Click through for the script.

Database Health Monitor Update

Steve Stedman has an update to the Database Health Monitor:

Today I released the August 2019 release of Database Health Monitor. This is version 2.9.

My favorite new report is the Blocking By Hour of Day report which uses the existing data that is collected by the historic monitoring feature.

Click through for the change list.

The Uniqueness of Cosmos DB Unique Keys

Hasan Savran explains the scope of unique keys in Cosmos DB:

I wrote about Unique Keys and tried to explain how they work in one of my earlier post. It’s common to use SQL Server’s Primary Key or Unique Indexes to explain Unique Keys of Azure Cosmos DB. If you have a Primary Key in a table in SQL Server, the key you defined cannot be in that table more than once. By adding a unique index or unique constraint in a table, you guarantee that no duplicate values can be in your table. The key word in both of those statement is the TABLE.

Azure CosmosDB Unique Keys do not work like Primary Key or Unique Indexes/Constraints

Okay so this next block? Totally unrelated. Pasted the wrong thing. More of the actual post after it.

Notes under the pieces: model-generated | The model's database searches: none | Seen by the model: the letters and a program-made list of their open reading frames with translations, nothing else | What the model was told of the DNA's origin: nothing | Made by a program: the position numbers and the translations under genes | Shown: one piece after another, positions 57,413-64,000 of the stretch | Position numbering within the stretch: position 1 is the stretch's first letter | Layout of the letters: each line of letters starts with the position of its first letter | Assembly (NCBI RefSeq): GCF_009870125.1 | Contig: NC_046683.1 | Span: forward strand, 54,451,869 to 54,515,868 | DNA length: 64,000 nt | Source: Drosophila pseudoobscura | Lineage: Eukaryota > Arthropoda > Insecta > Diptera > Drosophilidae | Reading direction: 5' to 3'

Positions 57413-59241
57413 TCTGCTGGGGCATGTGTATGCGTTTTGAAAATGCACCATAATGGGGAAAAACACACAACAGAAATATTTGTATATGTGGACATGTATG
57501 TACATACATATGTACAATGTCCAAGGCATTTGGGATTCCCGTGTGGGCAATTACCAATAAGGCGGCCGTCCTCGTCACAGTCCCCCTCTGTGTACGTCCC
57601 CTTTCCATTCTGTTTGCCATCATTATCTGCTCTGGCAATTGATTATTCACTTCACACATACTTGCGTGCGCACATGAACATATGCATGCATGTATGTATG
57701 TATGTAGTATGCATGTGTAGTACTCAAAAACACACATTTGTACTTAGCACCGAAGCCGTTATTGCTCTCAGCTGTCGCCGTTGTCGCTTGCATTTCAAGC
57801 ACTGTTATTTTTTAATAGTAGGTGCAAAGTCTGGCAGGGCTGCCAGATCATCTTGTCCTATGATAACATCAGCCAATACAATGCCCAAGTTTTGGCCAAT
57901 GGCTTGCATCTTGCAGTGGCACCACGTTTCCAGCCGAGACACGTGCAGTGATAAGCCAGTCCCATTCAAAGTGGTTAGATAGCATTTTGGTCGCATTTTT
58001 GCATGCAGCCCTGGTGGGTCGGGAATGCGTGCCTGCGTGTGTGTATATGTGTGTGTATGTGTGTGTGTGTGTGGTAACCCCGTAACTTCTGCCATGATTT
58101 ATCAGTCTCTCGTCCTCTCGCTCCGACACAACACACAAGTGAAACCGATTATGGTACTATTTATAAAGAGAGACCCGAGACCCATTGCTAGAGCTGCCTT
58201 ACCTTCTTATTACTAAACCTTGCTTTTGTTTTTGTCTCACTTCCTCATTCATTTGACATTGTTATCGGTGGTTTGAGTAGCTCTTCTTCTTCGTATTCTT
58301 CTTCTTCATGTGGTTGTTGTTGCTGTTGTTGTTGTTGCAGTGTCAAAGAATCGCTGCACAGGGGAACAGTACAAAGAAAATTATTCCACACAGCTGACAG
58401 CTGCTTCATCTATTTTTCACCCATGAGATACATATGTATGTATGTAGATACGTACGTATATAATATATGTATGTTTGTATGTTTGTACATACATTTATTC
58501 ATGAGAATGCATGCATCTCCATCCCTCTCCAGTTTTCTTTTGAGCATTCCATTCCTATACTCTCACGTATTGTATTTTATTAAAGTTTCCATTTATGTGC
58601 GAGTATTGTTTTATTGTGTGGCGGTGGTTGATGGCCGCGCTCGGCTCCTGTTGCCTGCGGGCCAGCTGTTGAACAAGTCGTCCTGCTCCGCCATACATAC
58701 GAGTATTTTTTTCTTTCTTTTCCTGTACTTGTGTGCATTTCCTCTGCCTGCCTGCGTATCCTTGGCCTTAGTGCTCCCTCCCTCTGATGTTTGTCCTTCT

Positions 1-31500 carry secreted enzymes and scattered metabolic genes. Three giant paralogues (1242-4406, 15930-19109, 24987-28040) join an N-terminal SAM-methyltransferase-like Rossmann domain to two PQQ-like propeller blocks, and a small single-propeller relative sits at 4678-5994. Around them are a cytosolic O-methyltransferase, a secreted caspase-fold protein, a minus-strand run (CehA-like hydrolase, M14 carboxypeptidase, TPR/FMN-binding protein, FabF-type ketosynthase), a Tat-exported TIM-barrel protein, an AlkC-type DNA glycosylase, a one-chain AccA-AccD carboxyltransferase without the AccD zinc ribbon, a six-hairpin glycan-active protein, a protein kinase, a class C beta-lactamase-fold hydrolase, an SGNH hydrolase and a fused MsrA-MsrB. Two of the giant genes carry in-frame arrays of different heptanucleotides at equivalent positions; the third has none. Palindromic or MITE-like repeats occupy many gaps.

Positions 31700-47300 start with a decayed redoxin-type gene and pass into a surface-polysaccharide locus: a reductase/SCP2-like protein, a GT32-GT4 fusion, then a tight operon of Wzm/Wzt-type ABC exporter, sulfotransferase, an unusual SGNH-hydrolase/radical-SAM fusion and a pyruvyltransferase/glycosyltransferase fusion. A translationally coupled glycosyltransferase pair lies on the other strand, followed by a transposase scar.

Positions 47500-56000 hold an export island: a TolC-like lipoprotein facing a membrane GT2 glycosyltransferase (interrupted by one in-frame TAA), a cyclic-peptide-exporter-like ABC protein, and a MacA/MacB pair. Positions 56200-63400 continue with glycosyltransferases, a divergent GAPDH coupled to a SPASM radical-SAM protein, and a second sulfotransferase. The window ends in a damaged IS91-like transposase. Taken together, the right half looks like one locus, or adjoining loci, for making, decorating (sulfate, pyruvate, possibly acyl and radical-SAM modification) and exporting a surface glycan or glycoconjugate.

Read on to learn how Cosmos DB differs.

Z-Tests vs T-Tests

Stephanie Glen has a picture which explains the difference between a Z-test and a T-test:

The following picture shows the differences between the Z Test and T Test. Not sure which one to use? Find out more here: T-Score vs. Z-Score.

Click through for the picture.

Management Studio’s Staying Power

Kendra Little explains why SQL Server Management Studio isn’t going away anytime soon:

After all, SSMS is no longer the cool new kid on the block: Microsoft has shown consistent effort to develop their new tool, Azure Data Studio (the artist formerly known as SQL Operations Studio), since November 2017. Azure Data Studio is built on the modern foundation of Microsoft’s VS Code, whereas SQL Server Managed Studio is related to the legacy Visual Studio Shell.